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PostSubject: Re: The Colenso's   Thu Oct 20, 2011 6:42 pm

Bishop Colenso and his children were great activists for the rights of the African people in KZN. They defended to African people against the machinations of the colonial administration and colonists. Harriet went on to play a major role in trying to preserve a degree of Zulu autonomy after the AZW.
Jeff Guys books are the best for an overview of this remarkable family.
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PostSubject: Re: The Colenso's   Thu Oct 20, 2011 9:18 pm

The Zulu's would have spoken to the Colenso's. With this in mind it may give some Zulu accounts of what took place. I don't have the book so hopefully Littlehand can post a link. As asked by S.D
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PostSubject: Re: The Colenso's   Thu Oct 20, 2011 9:38 pm

Dave / SD. Its not a link i can post. Or I would have done!!!!

Anyway. Here's another from the Bishop. He must have been looking into his crystal Ball with this one.

" I suppose that you will know for certain in England, before we shall know it in Natal, whether it is really true that Lord Chelmsford fought this last battle in disregard of Sir G. Wolseley's orders to stay hostilities, shutting one eye as Nelson did, and not winking with the other. . . . If so, it may be doubted if he will be received on his return to England as heartily as at Maritzburg and at Durban. ... If, indeed, they suppose in England that this affair of Ulundi has been a ' splendid success,' and has really brought the war and the Wicked-expenditure to an end, he may be welcomed by the English multitude, in spite of his disobedience to or neglect of orders".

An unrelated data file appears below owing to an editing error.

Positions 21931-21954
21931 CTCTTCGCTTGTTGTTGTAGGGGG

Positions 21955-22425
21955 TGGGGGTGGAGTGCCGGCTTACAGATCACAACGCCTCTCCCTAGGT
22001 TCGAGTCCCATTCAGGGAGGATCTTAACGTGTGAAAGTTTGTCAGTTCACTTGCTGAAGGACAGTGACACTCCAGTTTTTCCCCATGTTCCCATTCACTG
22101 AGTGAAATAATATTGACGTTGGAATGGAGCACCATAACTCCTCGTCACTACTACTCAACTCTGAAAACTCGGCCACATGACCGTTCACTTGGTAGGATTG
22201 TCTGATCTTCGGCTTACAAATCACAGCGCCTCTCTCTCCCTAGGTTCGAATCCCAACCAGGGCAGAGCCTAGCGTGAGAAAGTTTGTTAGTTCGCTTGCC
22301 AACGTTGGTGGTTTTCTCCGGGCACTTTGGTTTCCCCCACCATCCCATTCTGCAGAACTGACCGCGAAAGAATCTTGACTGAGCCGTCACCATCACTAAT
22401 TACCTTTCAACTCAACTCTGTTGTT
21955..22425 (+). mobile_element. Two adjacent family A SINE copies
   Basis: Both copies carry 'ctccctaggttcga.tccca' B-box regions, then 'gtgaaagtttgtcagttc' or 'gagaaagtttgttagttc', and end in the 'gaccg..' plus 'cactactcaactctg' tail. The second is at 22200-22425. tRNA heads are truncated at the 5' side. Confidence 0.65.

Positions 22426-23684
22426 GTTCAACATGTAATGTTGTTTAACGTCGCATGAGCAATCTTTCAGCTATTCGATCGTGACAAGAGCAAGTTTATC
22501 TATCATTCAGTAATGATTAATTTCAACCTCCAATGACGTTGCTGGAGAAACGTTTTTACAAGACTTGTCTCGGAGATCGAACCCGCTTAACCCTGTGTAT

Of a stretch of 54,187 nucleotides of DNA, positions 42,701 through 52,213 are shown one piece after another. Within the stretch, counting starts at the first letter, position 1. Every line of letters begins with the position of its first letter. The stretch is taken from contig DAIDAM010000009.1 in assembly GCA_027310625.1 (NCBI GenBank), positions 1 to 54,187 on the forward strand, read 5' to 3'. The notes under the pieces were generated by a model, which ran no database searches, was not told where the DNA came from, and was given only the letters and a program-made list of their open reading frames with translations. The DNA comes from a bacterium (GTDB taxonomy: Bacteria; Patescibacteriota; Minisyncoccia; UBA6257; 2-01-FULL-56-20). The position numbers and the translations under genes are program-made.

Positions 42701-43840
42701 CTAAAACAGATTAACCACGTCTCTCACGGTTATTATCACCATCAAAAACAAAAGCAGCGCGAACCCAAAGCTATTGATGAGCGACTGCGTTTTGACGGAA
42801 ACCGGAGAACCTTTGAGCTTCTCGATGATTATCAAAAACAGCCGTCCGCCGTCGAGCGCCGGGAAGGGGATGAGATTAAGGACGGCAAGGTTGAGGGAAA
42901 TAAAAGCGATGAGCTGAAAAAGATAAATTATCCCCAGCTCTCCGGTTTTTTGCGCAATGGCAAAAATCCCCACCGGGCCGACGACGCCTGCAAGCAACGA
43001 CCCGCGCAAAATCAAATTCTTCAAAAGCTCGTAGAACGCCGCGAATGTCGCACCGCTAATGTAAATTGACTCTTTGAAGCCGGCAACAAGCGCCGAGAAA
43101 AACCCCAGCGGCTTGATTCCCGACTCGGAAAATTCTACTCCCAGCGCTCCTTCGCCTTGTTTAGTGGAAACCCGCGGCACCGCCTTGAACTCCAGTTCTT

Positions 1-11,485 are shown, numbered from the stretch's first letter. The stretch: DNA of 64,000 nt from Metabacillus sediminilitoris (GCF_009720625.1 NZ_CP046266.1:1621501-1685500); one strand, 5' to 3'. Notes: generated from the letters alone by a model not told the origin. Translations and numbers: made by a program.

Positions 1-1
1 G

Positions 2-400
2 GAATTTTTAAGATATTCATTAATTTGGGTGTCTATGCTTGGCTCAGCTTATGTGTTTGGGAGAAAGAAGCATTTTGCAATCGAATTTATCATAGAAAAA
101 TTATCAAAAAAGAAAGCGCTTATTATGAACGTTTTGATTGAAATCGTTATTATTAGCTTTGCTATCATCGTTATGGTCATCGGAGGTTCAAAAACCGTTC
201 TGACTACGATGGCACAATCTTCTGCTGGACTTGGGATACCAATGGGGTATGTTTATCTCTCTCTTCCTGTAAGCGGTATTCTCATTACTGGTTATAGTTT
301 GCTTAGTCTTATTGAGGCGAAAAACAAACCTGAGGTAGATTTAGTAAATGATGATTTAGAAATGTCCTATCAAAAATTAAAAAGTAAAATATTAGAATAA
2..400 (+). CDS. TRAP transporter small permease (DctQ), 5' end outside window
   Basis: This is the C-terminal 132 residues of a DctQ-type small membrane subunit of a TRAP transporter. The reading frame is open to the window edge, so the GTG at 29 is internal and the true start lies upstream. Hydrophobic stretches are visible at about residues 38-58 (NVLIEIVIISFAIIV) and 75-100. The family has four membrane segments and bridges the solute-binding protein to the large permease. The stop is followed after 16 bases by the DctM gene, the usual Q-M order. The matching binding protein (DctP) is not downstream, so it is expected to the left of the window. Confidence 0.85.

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PostSubject: Re: The Colenso's   Thu Oct 20, 2011 11:05 pm

I'll leave you with this one. The Bishop Colenso's news on Isandlwana.

"The details of the late disaster have to some extent arrived, and terrible they are even as at present known. The list of missing {zSmos\. all of whom are believed to be dead, though some may yet turn up who had escaped) is frightful. . . . It is a disaster such as has not befallen the British arms since the last Afghan War.

" It appears that the General, having crossed into Zululand, with the third column under Colonel Glynn, marched forward on the 22nd, leaving the force in his camp under the command of Colonel Pulleine to come on with baggage- waggons and ammunition. An immense body of Zulus, who had heard from their scouts of this advance (what our oivn scouts were doing does not appear), fell upon the camp with irresistible daring, utterly reckless of their own lives, and crushing by their multitudes the British force.
Colonel Durnford had been ordered to bring up from his post (the second column) his mounted natives and rocket battery to strengthen the convoying force, but only arrived just as the Zulu force was arriving, and only to add his own force and himself to the general loss. I mention this fact particularly, because in a telegram which Sir B. Frere sent to the Commodore at the Port, he says, ' You will have heard of Colonel Durnford's misfortune on the 22nd.' What he means by this I cannot conceive. . . .